Belinda Richey, the Program Director at Maud’s House, sees women struggling with homelessness, addiction, or fleeing abusive relationships. She also sees their determination to step out of the path of despair.
Belinda endured the same circumstances that brought some of these women to her door. She has survived domestic violence. She has been a single mother. She has been homeless. “At one point, I was living in a trailer with no electricity or running water,” She remembers. “I would ask, ‘God, why me?’”
Her VOA career began at the end of 2015 as a homelessness prevention navigator, but when the opportunity to direct Maud’s House in the spring of 2017 came up, she couldn’t get started fast enough. She wrote the program handbook from scratch and hosted activities like birthday parties to make life a little brighter for the residents.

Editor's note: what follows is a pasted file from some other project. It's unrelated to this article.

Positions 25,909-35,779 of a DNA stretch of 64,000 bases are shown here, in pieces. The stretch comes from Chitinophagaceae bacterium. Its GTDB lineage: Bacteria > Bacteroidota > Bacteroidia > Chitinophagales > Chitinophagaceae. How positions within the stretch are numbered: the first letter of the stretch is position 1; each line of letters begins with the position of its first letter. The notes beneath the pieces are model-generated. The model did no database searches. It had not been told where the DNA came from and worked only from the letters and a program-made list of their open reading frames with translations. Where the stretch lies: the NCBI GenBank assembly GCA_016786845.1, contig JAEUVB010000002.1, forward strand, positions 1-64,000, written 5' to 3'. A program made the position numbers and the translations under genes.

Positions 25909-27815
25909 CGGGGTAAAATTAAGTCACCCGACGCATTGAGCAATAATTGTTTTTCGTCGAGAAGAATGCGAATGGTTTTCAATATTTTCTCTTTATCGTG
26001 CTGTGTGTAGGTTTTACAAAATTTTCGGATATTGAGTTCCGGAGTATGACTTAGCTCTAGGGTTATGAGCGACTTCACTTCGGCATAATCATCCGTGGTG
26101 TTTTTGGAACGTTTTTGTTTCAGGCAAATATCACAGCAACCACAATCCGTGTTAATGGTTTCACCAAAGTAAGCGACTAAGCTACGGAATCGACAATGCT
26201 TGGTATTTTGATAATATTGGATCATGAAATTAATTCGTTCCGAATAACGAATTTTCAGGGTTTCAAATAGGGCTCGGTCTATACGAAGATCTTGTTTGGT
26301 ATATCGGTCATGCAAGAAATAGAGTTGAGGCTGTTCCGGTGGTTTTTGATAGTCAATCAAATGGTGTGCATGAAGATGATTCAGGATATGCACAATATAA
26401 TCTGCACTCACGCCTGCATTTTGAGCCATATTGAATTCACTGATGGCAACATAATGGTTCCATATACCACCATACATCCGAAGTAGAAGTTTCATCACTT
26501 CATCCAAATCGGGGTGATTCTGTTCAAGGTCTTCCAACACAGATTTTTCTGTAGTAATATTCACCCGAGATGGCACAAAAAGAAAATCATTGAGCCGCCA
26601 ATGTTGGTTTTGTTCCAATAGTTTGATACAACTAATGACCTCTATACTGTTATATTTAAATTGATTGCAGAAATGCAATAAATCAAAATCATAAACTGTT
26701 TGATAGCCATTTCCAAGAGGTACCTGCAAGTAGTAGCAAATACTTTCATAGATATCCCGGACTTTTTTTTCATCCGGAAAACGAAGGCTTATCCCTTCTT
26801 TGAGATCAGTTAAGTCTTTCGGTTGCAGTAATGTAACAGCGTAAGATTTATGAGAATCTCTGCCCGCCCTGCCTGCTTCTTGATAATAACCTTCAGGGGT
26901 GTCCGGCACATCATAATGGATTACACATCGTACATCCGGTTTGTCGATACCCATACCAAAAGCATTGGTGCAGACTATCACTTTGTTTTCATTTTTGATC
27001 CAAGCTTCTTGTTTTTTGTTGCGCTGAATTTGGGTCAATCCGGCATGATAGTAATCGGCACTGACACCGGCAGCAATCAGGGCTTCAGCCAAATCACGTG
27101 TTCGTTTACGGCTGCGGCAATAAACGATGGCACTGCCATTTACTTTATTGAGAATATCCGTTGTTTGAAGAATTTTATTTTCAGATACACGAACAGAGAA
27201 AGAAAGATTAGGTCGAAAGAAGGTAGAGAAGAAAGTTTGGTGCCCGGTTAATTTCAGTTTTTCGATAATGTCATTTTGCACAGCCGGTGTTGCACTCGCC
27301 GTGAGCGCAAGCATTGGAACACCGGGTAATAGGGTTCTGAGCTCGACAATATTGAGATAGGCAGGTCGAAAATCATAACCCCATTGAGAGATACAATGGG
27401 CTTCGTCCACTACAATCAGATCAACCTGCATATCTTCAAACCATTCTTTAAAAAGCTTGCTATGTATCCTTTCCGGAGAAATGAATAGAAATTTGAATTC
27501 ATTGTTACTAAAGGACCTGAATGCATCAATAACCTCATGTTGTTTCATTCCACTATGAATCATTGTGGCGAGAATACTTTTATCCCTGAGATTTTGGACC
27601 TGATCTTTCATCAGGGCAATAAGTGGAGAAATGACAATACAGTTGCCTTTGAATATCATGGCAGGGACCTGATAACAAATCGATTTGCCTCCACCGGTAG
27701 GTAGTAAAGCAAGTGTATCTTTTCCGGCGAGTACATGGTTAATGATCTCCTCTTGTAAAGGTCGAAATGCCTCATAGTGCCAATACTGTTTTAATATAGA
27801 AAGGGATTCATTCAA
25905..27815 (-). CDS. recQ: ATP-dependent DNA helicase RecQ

She spends her days reaching out to community leaders, business partners, and donors to secure funds to keep the doors open. This relentless work will see families graduate to employment and a home of their own. And each success is one more bittersweet farewell.
Reflecting on her past to help others build her future, she remarks, “Why me? All these years later, when I got this opportunity at Maud’s House, I said, ‘Oh. That’s why.’ I was being prepared for this.”
Without shelters like Maud’s House, these women – and their children – could become statistics. But Belinda doesn’t do it for recognition. She does it because she knows that the alternative is the one she’s already seen.